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Ex-Ireland Striker Clare Shine Sees 'Massive Gap' To Help Footballers

Pictured is former Ireland footballer, Clare Shine, ahead of this year’s Darkness Into Light, the annual fundraising event organised by Pieta & supported by Electric Ireland, which takes place next Saturday, May 6th. Over 100,000 people will come together across 200 locations on the most important sunrise of the year as communities across Ireland rally to bring hope to people who have been impacted by suicide.
PJ Browne
By PJ Browne
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Clare Shine got goosebumps on Wednesday morning as she did a video call to promote Pieta's Darkness into Light fundraising event.

Eight years previous, the former Ireland international footballer had been availing of Pieta's services in a dark period of her life. It was during that time she took up journaling, a practice which helped her through battles with alcohol and drug addiction, and a suicide attempt.

Those journals eventually became the foundation for her autobiography Scoring Goals in the Dark which was published last year. Until Wednesday, she had not thought about that time in Pieta being the origin of the book.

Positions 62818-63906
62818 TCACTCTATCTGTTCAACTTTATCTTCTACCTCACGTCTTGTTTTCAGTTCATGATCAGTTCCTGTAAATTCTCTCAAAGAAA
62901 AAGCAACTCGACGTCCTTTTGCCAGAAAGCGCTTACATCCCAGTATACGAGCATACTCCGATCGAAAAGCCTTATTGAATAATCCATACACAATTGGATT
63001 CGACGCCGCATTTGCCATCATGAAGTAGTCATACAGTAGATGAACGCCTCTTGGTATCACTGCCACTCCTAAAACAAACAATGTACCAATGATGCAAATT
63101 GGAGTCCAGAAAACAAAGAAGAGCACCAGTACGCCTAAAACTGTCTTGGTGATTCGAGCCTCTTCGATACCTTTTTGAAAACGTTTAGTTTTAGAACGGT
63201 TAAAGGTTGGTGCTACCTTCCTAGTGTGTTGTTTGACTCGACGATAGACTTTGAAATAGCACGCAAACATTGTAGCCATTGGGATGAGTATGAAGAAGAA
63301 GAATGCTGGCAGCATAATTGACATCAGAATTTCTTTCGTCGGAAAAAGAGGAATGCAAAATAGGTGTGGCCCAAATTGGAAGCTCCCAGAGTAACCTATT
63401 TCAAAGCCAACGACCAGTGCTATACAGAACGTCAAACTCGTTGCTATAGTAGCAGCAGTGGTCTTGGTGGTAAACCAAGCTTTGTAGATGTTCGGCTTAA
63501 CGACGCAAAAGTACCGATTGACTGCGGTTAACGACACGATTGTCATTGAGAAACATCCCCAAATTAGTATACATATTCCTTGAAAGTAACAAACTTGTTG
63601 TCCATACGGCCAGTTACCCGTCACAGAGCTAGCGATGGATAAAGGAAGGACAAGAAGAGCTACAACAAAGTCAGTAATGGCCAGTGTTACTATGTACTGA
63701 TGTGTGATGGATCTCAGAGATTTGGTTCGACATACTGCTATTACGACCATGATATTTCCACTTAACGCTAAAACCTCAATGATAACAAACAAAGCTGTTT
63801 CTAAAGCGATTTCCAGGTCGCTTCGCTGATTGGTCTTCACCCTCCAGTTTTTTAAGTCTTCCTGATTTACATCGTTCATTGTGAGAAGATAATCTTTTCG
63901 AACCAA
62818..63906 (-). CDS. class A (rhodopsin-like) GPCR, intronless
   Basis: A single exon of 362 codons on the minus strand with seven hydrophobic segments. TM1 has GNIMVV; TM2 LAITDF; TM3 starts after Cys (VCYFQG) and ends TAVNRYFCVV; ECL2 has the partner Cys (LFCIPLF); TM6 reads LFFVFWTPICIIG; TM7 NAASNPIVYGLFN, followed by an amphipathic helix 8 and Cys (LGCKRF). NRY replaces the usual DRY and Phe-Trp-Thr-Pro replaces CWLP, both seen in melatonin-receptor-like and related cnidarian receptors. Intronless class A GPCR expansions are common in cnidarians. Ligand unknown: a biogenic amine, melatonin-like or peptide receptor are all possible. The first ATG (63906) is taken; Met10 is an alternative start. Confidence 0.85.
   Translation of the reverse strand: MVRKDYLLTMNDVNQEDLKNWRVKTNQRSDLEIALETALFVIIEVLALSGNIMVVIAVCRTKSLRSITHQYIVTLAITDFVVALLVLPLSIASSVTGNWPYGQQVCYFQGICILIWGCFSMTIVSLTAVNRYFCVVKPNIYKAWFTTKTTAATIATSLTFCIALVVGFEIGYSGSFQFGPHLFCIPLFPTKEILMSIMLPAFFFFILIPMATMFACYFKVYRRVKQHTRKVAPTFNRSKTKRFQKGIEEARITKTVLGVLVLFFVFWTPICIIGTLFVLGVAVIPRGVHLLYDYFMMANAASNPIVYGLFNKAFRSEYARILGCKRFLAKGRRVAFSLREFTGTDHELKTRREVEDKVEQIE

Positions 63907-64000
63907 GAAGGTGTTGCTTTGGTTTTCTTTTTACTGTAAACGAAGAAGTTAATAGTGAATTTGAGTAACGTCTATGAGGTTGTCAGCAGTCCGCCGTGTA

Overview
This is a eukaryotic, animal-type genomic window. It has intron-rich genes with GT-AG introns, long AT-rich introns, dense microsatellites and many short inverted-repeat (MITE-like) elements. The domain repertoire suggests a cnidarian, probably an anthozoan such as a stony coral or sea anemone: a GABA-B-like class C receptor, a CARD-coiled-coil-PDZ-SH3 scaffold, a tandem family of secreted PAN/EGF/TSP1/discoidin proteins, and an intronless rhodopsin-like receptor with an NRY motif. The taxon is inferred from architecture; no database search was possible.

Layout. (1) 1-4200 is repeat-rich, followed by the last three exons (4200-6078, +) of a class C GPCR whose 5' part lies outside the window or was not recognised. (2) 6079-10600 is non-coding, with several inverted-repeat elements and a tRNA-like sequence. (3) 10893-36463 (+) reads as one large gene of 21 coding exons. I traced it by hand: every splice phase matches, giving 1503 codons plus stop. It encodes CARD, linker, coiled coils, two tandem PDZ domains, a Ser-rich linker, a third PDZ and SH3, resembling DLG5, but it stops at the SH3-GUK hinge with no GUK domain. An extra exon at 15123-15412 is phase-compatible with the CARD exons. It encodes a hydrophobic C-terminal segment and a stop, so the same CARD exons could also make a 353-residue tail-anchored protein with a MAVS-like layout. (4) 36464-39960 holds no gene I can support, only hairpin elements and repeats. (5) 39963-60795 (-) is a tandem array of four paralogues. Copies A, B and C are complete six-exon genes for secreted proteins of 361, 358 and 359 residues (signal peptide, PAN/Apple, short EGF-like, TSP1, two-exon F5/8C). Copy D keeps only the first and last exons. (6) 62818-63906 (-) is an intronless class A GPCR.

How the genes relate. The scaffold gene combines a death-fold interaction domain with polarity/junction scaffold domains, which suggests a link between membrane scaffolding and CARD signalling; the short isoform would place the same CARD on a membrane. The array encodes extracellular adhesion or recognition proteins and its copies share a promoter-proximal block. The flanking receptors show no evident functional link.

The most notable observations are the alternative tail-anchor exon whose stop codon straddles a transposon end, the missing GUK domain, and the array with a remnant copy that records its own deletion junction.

Now she's on the other side of her football career, and in a place where she wants to be the one helping others. It's eight months since she retired from football, aged just 27, a decision which lifted a weight from her mind.

Shine won seven caps for Ireland, scored a hat-trick in a Scottish Cup final, the winner in another, and also in an FAI Cup final for Cork City.

"I had to make that leap and that jump for myself. I needed to change," she says about her decision to retire.

"I just found myself in a vicious cycle all the time. I didn't want to put my body in my mind through that."


clare shine ireland football retirement